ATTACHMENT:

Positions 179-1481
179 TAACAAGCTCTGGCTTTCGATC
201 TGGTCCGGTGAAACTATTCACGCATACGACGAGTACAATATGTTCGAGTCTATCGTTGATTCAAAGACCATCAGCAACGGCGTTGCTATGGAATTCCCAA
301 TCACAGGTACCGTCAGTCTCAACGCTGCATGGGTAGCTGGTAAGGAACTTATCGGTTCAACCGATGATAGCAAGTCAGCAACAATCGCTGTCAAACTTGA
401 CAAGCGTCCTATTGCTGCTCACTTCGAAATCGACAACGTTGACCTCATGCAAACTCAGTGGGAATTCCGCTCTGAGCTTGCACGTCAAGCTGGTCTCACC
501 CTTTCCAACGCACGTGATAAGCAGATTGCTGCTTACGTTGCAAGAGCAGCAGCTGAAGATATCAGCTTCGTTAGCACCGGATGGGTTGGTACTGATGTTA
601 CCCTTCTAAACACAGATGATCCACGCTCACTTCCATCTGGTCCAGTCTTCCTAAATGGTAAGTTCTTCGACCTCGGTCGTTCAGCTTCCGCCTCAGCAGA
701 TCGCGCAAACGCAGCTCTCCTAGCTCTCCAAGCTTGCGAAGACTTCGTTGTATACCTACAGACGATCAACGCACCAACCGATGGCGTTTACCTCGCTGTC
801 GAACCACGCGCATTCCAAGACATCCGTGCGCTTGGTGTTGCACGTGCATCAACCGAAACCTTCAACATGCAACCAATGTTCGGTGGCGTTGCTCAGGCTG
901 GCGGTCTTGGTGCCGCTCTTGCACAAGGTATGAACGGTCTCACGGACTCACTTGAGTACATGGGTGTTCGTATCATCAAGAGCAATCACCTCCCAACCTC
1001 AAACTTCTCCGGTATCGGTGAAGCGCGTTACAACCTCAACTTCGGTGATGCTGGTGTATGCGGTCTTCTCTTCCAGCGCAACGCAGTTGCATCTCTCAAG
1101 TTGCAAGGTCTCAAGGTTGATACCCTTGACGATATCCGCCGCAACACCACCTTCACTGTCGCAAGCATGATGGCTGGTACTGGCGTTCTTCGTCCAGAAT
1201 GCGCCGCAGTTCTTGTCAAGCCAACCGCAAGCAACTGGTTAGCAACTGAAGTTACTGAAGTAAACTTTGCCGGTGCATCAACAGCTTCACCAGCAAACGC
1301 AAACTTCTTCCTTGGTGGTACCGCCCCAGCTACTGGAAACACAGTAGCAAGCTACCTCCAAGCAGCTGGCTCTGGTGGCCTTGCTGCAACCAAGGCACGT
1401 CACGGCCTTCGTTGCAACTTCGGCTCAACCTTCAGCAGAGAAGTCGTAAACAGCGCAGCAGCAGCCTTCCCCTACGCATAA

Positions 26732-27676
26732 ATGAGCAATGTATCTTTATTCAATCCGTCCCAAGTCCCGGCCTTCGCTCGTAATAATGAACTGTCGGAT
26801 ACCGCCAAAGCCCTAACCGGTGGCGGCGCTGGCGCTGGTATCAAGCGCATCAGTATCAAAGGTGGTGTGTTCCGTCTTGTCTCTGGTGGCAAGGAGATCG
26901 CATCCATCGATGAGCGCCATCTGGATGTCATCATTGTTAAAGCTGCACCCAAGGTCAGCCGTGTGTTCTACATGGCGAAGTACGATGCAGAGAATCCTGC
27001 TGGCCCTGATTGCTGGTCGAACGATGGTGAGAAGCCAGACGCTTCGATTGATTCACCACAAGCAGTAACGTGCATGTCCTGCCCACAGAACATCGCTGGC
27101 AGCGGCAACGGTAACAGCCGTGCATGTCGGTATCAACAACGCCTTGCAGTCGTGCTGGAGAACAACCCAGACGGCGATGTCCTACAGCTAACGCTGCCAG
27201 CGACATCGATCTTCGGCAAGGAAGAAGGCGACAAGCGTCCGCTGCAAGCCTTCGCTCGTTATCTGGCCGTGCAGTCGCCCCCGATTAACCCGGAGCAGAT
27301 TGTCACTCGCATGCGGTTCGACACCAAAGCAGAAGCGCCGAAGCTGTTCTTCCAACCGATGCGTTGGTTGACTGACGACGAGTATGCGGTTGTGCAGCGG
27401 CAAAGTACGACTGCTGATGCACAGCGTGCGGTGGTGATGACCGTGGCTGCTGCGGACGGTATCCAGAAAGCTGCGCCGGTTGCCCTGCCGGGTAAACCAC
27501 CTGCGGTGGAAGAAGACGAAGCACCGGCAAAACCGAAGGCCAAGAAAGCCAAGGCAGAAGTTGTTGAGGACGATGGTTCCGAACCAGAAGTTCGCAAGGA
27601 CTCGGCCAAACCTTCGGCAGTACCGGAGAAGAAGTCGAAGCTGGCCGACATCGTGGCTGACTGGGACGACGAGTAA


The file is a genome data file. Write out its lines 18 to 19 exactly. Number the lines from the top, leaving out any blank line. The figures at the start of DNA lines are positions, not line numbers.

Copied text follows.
26801 ACCGCCAAAGCCCTAACCGGTGGCGGCGCTGGCGCTGGTATCAAGCGCATCAGTATCAAAGGTGGTGTGTTCCGTCTTGTCTCTGGTGGCAAGGAGATCG
26901 CATCCATCGATGAGCGCCATCTGGATGTCATCATTGTTAAAGCTGCACCCAAGGTCAGCCGTGTGTTCTACATGGCGAAGTACGATGCAGAGAATCCTGC